Grove Street Media: New Media Production

Today we say farewell to the #DLL13 series at OICPS; Digital Lunchtime Lectures 2013, I bid you adieu.  In our final expert-led romp into the land of digital we were visited by Tom Scholes of Grove Street Media, a new media production company which  specialises in eLearning products.

From the start, the talk was informal; the opening line being ‘Well, I have a beard’ – excellent. As I have written before (in my entry about Osprey), I enjoy informal and personable presentations, they’re easy to listen to and often enjoyable. This was no exception.

Grove Street Media originated 10 years ago. This year it is about to earn its millionth pound and it is not difficult to see why. Their remit is to design for and communicate through screens, a task they appear to meet well if what we were shown today was anything to go by (take a look at e-Bug, a prime example). When talking us through how the company works with its clients he stressed the importance of simply talking to people, showing them what you can do and how you can help them. Communication is key in any business, not least when they’re paying you a considerable amount of money.

The changes in technology also effect the way that they work with clients, a lot of their work has been on CD-ROMs for publishers like OUP but as technology advances new problems arise when it comes to meeting the clients needs. He used the example of the icons they use in a lot of their work: on a computer you can hover over an icon and it will tell you what it does, this makes users more comfortable with clicking on something that looks unfamiliar but with the rise of the tablet the ability to show button functions by hovering is diminishing.

However, it is not all doom and gloom, Grove Street Media caters for most if not all platforms, as Tom said ‘if it has a screen we can develop for it’ (paraphrased but the meaning is the same). Their focus is on interactivity, their products are rarely flat designs and can be for anything from the web to kiosks in stores like Ikea. When asked, he describes them as a UI/UX company, user interface/user experience; they want to make user experience barrier-less.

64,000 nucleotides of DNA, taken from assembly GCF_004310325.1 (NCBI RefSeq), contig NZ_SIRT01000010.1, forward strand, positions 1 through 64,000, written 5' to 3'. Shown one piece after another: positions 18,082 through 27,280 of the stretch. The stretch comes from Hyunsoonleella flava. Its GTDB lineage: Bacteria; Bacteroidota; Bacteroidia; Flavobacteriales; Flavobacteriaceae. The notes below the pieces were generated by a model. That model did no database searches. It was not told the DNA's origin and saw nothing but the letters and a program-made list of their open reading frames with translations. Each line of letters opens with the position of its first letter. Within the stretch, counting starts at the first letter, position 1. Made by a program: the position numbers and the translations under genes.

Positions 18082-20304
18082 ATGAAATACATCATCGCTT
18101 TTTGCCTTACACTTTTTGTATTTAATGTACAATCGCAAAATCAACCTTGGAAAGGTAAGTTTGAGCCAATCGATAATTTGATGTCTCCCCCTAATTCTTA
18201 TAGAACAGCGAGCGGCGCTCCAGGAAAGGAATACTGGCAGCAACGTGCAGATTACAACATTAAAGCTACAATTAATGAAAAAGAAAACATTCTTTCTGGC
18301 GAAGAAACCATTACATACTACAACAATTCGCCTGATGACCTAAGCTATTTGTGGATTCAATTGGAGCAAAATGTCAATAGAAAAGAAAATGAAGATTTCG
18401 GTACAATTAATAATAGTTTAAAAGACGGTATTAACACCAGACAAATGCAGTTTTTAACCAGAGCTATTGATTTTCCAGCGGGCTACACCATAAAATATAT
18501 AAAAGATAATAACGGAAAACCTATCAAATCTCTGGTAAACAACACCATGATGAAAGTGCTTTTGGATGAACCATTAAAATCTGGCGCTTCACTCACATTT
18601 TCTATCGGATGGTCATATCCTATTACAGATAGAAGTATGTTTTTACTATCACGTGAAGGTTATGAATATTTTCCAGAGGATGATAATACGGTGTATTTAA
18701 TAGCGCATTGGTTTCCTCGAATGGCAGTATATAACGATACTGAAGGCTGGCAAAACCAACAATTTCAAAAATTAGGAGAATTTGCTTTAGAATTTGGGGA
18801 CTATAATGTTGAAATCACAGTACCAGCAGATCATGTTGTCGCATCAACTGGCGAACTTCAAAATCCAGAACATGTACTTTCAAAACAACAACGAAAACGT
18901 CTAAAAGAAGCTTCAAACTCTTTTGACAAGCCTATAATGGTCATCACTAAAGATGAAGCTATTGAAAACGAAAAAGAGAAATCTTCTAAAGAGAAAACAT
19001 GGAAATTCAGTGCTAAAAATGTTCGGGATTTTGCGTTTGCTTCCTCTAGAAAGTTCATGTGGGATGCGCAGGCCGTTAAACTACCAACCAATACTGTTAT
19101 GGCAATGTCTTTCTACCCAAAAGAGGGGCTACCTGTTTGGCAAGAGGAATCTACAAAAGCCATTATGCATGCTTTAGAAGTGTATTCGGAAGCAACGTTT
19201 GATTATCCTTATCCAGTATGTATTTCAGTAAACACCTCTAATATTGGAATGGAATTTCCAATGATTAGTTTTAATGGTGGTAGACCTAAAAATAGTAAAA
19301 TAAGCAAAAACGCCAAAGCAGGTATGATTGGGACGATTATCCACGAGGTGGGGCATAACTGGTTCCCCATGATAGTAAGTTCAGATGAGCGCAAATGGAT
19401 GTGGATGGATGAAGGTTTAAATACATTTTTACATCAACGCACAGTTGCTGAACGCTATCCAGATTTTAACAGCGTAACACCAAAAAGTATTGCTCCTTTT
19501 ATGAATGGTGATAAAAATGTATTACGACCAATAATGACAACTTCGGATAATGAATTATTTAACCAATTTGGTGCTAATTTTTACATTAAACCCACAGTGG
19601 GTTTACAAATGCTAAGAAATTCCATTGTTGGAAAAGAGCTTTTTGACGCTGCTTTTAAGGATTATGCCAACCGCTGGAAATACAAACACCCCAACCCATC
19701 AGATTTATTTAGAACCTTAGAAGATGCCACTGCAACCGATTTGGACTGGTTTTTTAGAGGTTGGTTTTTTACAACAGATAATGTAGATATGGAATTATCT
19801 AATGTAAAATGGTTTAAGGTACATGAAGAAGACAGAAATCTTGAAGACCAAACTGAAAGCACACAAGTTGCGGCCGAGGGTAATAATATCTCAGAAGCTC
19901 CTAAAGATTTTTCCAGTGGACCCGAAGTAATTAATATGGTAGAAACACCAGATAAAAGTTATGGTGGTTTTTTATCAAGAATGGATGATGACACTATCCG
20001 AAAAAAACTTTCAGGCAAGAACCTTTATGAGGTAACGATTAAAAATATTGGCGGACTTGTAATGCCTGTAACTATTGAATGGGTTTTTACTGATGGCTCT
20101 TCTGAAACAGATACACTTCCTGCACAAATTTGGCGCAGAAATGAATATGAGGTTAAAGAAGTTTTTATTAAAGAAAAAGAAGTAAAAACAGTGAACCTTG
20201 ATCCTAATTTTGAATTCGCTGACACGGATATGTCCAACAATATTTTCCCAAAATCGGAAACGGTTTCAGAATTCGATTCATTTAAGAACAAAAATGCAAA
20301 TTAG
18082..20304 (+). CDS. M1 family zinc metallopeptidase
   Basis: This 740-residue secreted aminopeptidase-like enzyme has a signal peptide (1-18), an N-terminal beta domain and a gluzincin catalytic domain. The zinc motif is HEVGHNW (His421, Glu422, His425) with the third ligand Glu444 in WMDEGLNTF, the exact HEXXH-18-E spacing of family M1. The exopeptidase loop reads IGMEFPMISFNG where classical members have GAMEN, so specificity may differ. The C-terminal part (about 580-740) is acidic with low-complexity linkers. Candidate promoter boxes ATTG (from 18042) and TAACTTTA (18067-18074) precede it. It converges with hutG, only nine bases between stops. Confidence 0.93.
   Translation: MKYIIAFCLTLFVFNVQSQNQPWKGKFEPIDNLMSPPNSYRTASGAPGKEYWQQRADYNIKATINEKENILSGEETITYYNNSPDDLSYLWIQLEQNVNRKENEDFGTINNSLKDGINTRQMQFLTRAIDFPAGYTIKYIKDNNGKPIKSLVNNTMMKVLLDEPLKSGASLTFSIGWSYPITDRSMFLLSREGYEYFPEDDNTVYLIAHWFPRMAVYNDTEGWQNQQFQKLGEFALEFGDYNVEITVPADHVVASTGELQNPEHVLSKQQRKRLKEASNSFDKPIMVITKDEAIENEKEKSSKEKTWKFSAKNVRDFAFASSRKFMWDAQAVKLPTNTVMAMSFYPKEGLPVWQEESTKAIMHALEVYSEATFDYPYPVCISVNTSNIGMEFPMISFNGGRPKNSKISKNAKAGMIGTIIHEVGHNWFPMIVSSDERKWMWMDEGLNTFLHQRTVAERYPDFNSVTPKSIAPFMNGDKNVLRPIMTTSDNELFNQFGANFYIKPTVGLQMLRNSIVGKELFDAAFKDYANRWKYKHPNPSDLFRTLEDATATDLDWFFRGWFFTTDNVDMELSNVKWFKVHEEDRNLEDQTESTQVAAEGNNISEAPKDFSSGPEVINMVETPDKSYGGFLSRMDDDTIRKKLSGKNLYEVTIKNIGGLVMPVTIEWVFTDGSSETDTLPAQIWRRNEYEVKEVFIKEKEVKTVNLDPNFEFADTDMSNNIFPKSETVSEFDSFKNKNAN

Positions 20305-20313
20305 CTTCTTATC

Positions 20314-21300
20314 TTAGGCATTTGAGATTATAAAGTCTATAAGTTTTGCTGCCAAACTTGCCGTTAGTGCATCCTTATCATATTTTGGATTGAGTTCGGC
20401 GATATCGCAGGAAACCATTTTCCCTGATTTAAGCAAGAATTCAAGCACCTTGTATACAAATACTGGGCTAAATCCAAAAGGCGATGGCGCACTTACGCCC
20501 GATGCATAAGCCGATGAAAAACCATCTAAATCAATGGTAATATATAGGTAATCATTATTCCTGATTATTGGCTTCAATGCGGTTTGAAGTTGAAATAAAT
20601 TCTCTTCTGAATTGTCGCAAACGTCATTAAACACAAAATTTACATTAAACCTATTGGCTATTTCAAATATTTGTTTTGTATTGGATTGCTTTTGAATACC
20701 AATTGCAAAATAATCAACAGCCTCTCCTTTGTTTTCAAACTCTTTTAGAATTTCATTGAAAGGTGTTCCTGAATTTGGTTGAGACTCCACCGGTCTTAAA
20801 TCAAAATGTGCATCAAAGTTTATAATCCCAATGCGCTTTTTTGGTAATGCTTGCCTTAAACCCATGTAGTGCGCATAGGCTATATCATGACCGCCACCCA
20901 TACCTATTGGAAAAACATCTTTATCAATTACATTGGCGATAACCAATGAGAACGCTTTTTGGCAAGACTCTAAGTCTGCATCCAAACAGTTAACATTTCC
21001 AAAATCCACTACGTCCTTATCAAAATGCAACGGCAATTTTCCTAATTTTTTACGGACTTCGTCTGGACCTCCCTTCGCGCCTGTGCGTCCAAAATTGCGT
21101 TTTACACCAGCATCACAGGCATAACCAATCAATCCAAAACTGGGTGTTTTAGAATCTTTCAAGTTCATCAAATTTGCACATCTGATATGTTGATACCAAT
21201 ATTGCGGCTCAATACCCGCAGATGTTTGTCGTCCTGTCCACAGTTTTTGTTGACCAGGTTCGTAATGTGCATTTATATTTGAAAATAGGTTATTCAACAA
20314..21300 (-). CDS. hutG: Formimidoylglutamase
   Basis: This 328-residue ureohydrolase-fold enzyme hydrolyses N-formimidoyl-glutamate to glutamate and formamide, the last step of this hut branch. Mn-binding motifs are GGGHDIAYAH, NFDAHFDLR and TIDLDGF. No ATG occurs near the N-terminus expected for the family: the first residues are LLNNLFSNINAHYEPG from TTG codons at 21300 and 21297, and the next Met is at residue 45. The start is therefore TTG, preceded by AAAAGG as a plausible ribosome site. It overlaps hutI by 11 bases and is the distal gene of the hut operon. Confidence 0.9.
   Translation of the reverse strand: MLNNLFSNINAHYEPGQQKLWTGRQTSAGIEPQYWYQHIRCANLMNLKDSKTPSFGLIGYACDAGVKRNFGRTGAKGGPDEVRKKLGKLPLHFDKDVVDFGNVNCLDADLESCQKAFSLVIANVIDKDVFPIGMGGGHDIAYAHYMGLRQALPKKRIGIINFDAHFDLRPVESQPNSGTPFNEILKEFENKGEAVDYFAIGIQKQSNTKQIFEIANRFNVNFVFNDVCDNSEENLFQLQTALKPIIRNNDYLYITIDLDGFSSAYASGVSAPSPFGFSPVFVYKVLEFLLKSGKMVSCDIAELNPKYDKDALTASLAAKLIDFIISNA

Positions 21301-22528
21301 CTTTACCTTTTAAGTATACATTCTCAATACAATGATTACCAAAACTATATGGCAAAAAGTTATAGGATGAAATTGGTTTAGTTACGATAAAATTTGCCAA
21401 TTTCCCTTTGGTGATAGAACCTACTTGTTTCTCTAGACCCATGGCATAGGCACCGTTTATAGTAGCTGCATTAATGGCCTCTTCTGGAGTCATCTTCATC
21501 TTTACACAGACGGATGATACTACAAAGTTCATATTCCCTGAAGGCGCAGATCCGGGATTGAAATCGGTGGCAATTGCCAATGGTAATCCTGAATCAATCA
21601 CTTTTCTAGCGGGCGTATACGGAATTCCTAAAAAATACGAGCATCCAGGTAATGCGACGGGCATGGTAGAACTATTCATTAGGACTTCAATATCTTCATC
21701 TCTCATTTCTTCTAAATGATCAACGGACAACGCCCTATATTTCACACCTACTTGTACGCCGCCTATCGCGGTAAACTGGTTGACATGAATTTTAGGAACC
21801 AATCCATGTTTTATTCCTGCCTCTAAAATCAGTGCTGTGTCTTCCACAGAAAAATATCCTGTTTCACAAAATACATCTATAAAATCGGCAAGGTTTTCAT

Not only do they want the best for the user but they want the best for the client as well; if a client wants to make an app which would work just as well as a website, be much simpler to make/commission and cost a fraction of the price the urge to make money does not override the urge to create the best product they can. I find it incredibly warming that some companies are willing to do this despite the current financial climate – kudos, Grove Street Media.

After explaining the anatomy of a digital media offering (great content, attractive graphics, good layout) and the components involved in making them, we were given a live demo! Tom set to work creating a simple web-based chasing game. After some suggestions from the audience and a little bit of an argument with the coding we were met with a spaghetti western in which Kim Kardashian and a giraffe had a race. Kim won. The demonstration illustrated that something which looks complicated may not be that complicated at all.

The talk ended with a few lessons:

  1. Plagiarism happens. You have two things content and brand. Content can be copied, especially from the web and there’s nothing you can do about it, it is the brand that matters. 
  2. Copying isn’t always bad, there is nothing wrong with looking at the competition and using their ‘best bits’ to influence the betterment of your own design.
  3. Innovation or Usability? It is possible to do both! But when it isn’t always go for usability.
  4. Testing costs a similar amount to development in both money and time – always budget for testing.
  5. When requesting a quote precision is key, precision will enable you to get the best deal and save you from the wrath of the developer should they find out you forgot to tell them something. What takes a few moments to say can take weeks and large amounts of money to create.

So that was the last of the Digital Lunchtime Lectures, and perhaps the one I enjoyed most. I will miss my Wednesday leaps into the well of digital but this will not be the end of my digital blogging adventure – never fear. Keep an eye out on my twitter for a link to my official blogging treatment for the OICPS website!

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